Legal Aid Calls for Reform of the Bail System, Citing Human and Financial Costs

Justine Luongo, the Attorney-in-Charge of the Criminal Practice of The Legal Aid Society, and William Gibney, Director of the Special Litigation Unit of the Criminal Practice, presented testimony on the need for reform of the bail system today before the New York City Council Committee on Courts and Legal Services and the Committee on Fire and Criminal Justice Services.

The average daily cost of incarcerating someone in New York City is $571.27. "When the substantial financial costs of incarceration are added to the human costs associated with losing housing, employment, and benefits, the scope of the problem is clear, " the NYC Council was told. "We have become a system in which cash or insurance company bail bonds are the only two options prosecutors request and most judges set."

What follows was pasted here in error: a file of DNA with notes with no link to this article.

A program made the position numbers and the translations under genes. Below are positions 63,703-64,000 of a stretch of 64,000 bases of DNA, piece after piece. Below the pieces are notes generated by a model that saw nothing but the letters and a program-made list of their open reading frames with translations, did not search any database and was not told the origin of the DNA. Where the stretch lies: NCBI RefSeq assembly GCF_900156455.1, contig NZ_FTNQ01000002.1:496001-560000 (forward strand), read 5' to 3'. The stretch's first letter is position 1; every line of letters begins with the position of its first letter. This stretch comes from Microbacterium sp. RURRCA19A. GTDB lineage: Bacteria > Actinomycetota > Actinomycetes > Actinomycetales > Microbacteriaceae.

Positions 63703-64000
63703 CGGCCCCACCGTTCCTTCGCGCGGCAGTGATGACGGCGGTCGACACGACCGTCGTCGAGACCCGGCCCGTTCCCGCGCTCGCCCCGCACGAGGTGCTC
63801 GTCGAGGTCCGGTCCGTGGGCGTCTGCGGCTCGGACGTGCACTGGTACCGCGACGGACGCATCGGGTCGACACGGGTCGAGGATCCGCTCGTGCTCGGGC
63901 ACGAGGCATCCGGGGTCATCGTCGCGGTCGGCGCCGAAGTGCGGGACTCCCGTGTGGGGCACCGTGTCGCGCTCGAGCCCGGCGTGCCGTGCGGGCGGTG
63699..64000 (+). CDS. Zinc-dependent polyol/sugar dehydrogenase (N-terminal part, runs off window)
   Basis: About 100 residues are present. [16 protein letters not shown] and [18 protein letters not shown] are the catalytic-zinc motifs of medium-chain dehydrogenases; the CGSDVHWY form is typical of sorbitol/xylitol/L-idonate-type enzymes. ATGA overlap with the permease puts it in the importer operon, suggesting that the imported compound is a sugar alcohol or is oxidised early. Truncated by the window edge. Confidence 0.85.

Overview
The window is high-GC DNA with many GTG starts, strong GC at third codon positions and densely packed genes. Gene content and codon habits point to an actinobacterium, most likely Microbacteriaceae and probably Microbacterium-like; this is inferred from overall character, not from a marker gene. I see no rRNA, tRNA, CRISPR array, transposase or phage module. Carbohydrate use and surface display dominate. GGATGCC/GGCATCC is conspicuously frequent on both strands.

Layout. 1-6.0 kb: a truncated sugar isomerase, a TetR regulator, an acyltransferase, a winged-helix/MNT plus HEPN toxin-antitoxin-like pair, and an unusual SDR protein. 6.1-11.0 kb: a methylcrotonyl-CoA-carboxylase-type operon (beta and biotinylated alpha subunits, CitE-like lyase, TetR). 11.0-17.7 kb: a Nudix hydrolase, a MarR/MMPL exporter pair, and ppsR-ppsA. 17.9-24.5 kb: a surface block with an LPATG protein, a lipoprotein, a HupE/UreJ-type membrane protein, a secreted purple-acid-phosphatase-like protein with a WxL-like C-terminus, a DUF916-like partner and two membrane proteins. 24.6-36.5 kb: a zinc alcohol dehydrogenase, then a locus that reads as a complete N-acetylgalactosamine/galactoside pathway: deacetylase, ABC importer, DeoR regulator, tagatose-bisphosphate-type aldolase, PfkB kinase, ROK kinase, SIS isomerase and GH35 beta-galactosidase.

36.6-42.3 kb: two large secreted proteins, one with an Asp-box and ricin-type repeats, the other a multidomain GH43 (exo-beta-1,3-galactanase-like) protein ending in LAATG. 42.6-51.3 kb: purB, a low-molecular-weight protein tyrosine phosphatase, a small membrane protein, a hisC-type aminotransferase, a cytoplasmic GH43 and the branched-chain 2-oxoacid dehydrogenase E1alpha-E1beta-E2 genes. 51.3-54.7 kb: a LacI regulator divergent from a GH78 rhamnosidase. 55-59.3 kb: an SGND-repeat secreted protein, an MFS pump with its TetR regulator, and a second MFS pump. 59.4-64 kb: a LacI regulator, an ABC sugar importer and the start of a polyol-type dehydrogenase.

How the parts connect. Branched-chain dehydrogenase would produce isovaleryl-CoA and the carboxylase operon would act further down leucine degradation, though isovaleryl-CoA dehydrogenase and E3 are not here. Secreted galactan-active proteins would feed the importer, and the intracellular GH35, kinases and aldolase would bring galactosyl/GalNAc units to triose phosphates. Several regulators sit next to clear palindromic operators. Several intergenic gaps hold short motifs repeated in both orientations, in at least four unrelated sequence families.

"Perhaps no single practice better illustrates the unfairness of monetary bail than the problems experienced trying to get someone released when the prisoner is held on $1 bail. The $1 bail is used by the defense in situations where the defendant has two cases and is unable to achieve release in one of them. Since the person is going to be incarcerated anyway, it makes sense to have the defendant detained on both cases so as to assure that the jail time credit will be applied to both cases. Unfortunately, frequently, when the other case is resolved and the only thing holding the defendant in jail is $1 bail, a good number of people cannot afford the $1. They languish in Rikers because they do not have $1. We should develop some form of administrative hold that allows jail time credit without the posting of bail."